Underneath the above-mentioned galleries are ranges of cells, or rather vaults, infectiously filthy and dark. Those on the right are reserved for second-hand males; the furthest and worst of these dens being destined for those who, from bad conduct, are condemned by the kihaya to wear chains, a punishment inflicted upon women as well as men in aggravated cases; such as theft, outrageous conduct, contempt of decency, maltreating their companions in captivity, attempting to set fire to the building, and other offences committed within the walls. The central cells and those upon the eastern side are reserved for male slaves newly imported.
When weather permits, the newly imported black females are called forth, mats are spread in front of the central building, and they are seated unveiled in groups and lines to await purchasers. The dress of these poor creatures, mostly young girls from ten to fifteen years of age, consists of a red-striped cotton handkerchief twined round the head, a pair of coarse linen drawers, and the common Arab or Egyptian linen abba (wrapper), which serves as veil and robe. Some wear brass anklets and bracelets riveted on the leg or arm.
The chambers to the north and west are occupied by second-hand slaves. When black women are thus resold, their value often increases, because they have generally been instructed in domestic duties, especially in the culinary art, for which purpose they are employed in all families where male artists do not form a part of the household. But the value of white women generally decreases from twenty to forty per cent., as no one parts with a female of this colour unless from profligate motives or incorrigible defects. It is no uncommon practice with young and wealthy libertines to purchase young women from the Circassian dealers at Tophana, or from those who buy women from the latter to educate and resell, and then, at the expiration of a few weeks, to send them to Yessir Bazary, in order to procure money for purchasing other novelties.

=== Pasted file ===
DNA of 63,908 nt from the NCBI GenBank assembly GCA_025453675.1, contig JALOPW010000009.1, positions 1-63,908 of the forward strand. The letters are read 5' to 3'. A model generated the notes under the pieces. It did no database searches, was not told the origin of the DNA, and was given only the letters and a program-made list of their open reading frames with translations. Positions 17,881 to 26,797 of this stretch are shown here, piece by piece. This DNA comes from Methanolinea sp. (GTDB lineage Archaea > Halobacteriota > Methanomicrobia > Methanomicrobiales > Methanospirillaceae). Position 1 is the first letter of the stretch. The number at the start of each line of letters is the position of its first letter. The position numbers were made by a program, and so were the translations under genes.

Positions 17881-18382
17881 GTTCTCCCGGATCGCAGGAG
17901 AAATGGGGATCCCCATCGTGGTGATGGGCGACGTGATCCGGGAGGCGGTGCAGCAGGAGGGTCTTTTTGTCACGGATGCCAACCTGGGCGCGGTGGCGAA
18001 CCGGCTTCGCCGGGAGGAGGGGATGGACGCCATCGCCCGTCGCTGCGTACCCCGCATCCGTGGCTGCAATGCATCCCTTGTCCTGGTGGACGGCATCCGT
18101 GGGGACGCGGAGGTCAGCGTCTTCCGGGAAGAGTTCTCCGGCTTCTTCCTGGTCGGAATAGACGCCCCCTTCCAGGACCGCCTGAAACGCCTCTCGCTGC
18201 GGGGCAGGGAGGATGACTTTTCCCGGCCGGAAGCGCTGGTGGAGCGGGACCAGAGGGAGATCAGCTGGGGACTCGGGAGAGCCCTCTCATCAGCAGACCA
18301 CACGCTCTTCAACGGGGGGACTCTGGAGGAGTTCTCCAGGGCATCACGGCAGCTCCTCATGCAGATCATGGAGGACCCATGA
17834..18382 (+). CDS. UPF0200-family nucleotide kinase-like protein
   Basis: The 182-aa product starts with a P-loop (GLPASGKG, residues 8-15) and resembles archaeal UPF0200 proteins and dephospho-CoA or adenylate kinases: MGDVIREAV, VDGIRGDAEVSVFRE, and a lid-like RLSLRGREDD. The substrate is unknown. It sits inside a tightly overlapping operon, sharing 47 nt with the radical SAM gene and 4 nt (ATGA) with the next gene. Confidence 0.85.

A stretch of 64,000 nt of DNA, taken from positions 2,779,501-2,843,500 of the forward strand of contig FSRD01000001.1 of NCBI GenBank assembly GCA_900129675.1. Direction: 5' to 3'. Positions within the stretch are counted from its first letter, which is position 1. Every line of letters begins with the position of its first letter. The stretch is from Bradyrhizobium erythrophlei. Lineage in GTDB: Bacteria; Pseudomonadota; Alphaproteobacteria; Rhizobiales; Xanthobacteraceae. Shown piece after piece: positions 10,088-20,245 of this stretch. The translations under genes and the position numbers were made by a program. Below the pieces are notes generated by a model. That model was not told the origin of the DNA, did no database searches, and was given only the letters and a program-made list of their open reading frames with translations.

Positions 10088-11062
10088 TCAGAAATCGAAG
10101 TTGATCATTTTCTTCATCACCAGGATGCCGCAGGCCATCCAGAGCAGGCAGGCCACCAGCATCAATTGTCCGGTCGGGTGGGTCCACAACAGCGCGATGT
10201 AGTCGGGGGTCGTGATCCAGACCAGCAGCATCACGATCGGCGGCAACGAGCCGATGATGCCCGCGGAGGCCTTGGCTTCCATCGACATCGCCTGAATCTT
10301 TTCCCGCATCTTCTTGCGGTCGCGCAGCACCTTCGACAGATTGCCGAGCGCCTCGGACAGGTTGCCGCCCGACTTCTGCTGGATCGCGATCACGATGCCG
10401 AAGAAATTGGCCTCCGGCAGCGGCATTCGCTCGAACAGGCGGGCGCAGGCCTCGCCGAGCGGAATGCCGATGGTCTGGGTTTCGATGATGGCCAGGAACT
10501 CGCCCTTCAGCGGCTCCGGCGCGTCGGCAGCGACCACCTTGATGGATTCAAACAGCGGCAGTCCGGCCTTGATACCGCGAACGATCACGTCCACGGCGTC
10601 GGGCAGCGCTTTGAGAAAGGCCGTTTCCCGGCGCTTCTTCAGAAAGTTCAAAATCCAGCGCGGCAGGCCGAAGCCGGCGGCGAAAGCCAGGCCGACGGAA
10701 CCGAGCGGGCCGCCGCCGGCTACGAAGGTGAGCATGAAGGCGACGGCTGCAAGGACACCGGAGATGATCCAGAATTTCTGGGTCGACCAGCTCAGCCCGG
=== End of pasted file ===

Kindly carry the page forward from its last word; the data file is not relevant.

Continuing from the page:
The principal and favourite marts for the supply of negresses are Tripoli and Tunis. Regular dealers, almost all Arabs, trade between Stambol and these places at stated periods. They purchase their human merchandize from the Arabs dealing with the interior, and ship them for the Bosphorus, where about two-thirds are disposed of in the city, and the remainder for the interior and Persia.
An old Arab, who, "with Allah's permission," had carried on the trade during many years, informed me that it was a profitable business, and, as he cleared about thirty per cent, by his bargains, he hoped to continue so to do until he quitted this perishable world for the gardens of Paradise. According to his statement, the profits of the original dealers and Stambol merchants would be enormous, were it not for the great mortality that invariably occurs among their unhappy merchandize, which, from the period of their quitting Fezzan, or other places in the interior of Africa, until their arrival at Stambol, exceeds sixty per cent.
Notwithstanding this, the average price of strong newly imported slaves at Yessir Bazary is as low as 1500 piastres (not £14), and never exceeds 2500. The ordinary price for second-hand slaves, clean, healthy, and well instructed, averages from 2500 to 3000, and never exceeds 5000. White women sold in this bazar, when young and without defects, average from 10 to 15,000 piastres. The maximum, according to the dellal, was 45,000; but this is rare, and only in cases of great beauty, extraordinary accomplishments, and virginity, as sometimes occurs when death of proprietors, or other circumstances, throw the whole contents of a harem on the market.